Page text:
Liberty, South Carolina

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On highways and on rails, XL 4100 IV with
rail gear excels

Major railways in the U.S. and throughout the world face the continuing challenge to maintain drainage, clear slides and washouts, cut back vegetation and other jobs - in addition to laying new tracks and repairing or replacing existing lines. The railways need equipment that can work quickly and efficiently as well as get to work sites, over the roads and over the rails, as fast as possible.

GRADALL VERSATILITY ADVANTAGES

Gradall's Series IV railway maintenance machines meet the critical need for equipment that handles a range of jobs as fast as possible. That starts when the machine leaves the equipment yard, and the operator is able to drive it at speeds up to 60 mph to rail crossings, where it must be able to get to work as soon as track clearance is granted.

"The automatic transmission makes it easier to get out to the crossing," said Calvin, one Gradall operator who handles ditching work and other assignments. (The railway has a policy that prohibits us from using its name in our materials, but agreed to give us candid comments.) Because the machine can be driven to the jobsite rather than transported by a flatbed trailer, an hour or more can be saved in the process.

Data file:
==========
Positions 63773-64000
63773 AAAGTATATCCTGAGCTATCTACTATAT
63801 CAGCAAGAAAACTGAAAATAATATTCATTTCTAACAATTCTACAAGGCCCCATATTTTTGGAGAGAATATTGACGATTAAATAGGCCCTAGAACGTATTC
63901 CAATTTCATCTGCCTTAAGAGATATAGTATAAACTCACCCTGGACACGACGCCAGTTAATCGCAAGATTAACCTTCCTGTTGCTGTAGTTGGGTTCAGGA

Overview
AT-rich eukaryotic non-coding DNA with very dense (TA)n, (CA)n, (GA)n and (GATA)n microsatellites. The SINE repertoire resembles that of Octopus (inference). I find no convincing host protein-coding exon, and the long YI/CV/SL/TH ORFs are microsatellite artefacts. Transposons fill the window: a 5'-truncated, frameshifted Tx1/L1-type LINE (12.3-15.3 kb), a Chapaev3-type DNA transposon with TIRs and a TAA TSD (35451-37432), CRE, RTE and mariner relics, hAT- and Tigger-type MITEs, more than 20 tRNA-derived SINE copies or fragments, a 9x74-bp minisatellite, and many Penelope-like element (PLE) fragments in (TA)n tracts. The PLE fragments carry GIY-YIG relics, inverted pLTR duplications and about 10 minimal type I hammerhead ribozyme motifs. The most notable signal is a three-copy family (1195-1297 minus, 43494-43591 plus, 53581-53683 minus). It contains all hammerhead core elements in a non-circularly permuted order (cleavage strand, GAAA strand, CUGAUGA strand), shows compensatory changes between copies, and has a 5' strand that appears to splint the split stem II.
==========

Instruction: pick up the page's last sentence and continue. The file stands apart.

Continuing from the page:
Once track permission is granted, Calvin can position machine over the tracks at a crossing and then lower the rail gear, allowing him to drive the Gradall again at highway speeds over the rails to the work site, where he moves to the upper-structure cab.

"The boom has plenty of power and the rotation is good, so I can position the bucket to clean out ditches pretty efficiently," said Calvin. For machines equipped with mower attachments, the versatile boom can make short work of overhanging tree limbs and vegetation that's too close to the track.

While working along drainage ditches at the edge of the tracks, Calvin can reposition the machine from the upper-structure cab - moving both forward and backward as needed. To remove mud and debris from the bucket before the boom is placed back in the cradle, over the carrier and tracks, Calvin uses the bucket shake feature.

"We have six Gradalls like this one that we use somewhere about every day," said Greg, general supervisor for the railway in several southeastern states. "About two weeks ago, we had a major washout that was 80 feet deep and 100 feet long. We worked 36 hours straight with the Gradalls to make good progress on the recovery operation, removing ties and spreading material to fill the washout. They are valuable pieces of equipment for us."

For more information about Gradall excavators call (800) 445-4752.